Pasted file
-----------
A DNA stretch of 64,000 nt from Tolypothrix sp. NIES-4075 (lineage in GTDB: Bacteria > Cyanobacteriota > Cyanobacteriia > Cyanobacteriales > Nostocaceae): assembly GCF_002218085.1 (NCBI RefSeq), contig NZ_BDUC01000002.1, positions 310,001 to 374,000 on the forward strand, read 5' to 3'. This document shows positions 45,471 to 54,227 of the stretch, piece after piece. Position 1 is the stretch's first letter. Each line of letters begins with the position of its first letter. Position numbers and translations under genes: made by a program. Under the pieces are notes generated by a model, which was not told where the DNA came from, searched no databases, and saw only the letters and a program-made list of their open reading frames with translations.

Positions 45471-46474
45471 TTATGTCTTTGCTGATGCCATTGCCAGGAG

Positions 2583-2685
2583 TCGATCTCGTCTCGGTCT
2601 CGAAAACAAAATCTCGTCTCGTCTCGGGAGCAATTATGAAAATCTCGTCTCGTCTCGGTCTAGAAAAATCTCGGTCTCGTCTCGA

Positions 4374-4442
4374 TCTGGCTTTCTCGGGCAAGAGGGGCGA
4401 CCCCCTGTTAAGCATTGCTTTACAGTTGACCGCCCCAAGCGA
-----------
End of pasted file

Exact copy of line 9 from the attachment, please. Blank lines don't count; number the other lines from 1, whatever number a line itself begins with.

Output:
4401 CCCCCTGTTAAGCATTGCTTTACAGTTGACCGCCCCAAGCGA